This morning, having woken up on the Generous side of bed, decided to do something fun with the kids instead of dragging them to Home Depot for the forty-third time. So we went to a little beach park about 10 minutes away. I'd heard about it, but never been there before and it was PERFECT. The perfect amount of grass and sand and calm lake water, no having to drag all your stuff across an acre of sand like at the real beach, and I had kids old enough to entertain themselves in the water and dig in the sand. It was about fifty thousand times better than the wading pool. Never again, wading pool! Even Jack agreed with me.
So I could tell you all about what a lovely morning we had and how totally exhausted I was when we came home, but instead I am going to tell you that every single person at this beach park was either a white 30-something mom or a white preschooler. If you had been listening in on the conversations (which OF COURSE I was doing) you would know that the big issues of the day were Montessori waiting lists, kindergarten teachers, and mothers-in-law who do not mind their own business. The kids had names like Ava and Lucas and were loaded down with sunscreen and toys and floaties and many of them had obviously had swim lessons and it was all very Young-Ish Mom In The City.
I didn't have to notice this, right? I AM one of these moms. My kids weren't quite as white as these, but my Asian-American husband didn't make me any different from these women. I am just like them and I had the privilege of not noticing this at all.
But I did... I don't know if it matters. One thing I've noticed about our new neighborhood is that it has a large population of North African immigrants. There was one time we went to the neighborhood playground and it was packed, but I was the only white person there. (Not counting my kids, though I assume they will identify as Asian-American when they're old enough to identify as anything. Or maybe not. I have no idea.) One thing that is REALLY drawing me to the church and church school near my house is the diversity and the fact that many of the students speak a different language at home. (Other than that, I am MEH on the whole switching churches thing - that's another post.) Our rental house was in a trendy affluent neighborhood. Our new neighborhood feels shabbier, not as well off, more overgrown. And as much as I loved (LOVED) our old neighborhood and would have loved (LOVED) for my kids to attend the excellent schools there, I can also appreciate where we are, the people we run into, the faces we see at our new playground. I want my kids to be part of this.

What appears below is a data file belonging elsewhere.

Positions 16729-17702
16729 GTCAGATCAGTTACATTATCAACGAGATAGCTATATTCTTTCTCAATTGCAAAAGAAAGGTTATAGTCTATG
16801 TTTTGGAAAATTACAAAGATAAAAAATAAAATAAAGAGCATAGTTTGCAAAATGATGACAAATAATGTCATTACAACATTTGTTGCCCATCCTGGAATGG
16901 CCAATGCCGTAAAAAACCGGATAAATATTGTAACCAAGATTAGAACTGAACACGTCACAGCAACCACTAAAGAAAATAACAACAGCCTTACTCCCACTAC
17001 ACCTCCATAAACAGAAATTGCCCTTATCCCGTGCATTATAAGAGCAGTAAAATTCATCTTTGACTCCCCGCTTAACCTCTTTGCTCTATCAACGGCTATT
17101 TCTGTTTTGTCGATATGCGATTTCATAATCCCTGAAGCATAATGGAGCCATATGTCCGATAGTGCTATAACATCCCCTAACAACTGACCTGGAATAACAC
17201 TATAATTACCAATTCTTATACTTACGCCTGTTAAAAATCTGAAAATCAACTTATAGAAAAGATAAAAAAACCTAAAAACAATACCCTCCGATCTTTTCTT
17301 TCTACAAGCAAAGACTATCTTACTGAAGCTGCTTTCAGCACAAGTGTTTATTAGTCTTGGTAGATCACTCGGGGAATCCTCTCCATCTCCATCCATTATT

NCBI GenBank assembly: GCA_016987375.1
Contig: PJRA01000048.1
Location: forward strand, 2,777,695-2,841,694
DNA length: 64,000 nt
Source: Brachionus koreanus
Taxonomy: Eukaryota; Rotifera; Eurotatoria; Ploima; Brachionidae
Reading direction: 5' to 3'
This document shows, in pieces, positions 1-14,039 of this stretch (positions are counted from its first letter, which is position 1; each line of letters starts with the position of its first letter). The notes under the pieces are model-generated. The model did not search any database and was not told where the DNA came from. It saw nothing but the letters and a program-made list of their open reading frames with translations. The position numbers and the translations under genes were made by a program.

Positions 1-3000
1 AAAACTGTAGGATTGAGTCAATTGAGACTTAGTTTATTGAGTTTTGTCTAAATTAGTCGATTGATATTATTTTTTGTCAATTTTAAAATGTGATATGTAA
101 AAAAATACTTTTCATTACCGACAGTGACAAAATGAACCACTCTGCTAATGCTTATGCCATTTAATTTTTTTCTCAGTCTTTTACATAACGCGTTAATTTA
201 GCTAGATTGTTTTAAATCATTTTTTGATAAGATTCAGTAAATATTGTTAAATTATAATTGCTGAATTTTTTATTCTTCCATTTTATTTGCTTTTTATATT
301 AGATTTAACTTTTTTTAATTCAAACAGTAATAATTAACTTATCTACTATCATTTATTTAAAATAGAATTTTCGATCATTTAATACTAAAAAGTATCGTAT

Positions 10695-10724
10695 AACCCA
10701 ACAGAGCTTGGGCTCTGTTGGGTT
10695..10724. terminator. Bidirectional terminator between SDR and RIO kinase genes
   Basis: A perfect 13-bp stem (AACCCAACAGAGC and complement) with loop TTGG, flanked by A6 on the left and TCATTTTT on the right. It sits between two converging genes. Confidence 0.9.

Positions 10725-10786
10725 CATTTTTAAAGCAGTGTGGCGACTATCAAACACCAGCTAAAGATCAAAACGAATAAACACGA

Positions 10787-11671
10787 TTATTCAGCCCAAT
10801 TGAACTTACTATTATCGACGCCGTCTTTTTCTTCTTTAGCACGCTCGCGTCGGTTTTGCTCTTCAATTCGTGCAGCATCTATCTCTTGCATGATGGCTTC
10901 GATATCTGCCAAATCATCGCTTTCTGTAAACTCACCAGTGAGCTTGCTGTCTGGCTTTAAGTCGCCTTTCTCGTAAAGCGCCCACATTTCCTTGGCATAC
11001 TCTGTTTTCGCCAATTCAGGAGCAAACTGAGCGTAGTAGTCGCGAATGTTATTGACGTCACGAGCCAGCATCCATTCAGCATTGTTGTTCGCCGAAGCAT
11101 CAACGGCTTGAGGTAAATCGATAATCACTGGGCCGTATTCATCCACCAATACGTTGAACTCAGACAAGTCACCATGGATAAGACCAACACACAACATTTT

One beef I had against Catholic school (before I started investigating the local Catholic school options and therefore had no idea what I was really talking about) was the idea that it might be loaded with rich white kids who could afford it. I wasn't sure if I wanted them to be in that environment. I couldn't really explain WHY, but something about it just didn't feel REAL. I grew up on military bases and there are ALL KINDS of people living on military bases. I never ever thought about diversity or race or anything like that. Even though I hung out with almost exclusively Filipino kids - and talking to them a few years past graduation they confessed they never thought about it either.
But I remember walking onto the UW campus at age 18 and being floored - seriously - by how WHITE everything was. (And how many Asian people there were, to be honest.) It was so different than where I came from. It was STRANGE. I got used to it (and it was easy for me, being white!) but now, having kids, I'm aware of it again. And my kids... well, I hesitate to say what they'll think or how things will be when they grow up, but I'm assuming they won't have my "advantage" of not noticing. I want them to be around differences as much as samenesses.
I am making a huge deal out of going to the beach, huh? I didn't have a friend along to distract me, so this is what you get. Overwrought melodramatic discussion over a trip to the beach. This is why I blog! Anyway, I want to be sure you know I am not, like, JUDGING the beach moms or anything (except for the one who named her child Diego), especially as I am ONE OF THEM, but we're part of a pretty privileged group, I think. It's not wrong to acknowledge that.
Do you guys do this? Sit around and see what kind of people are doing what you're doing? Who they are, where they come from, what the stories are? I suppose I need a little more in my life than paint and pregnancy, eh?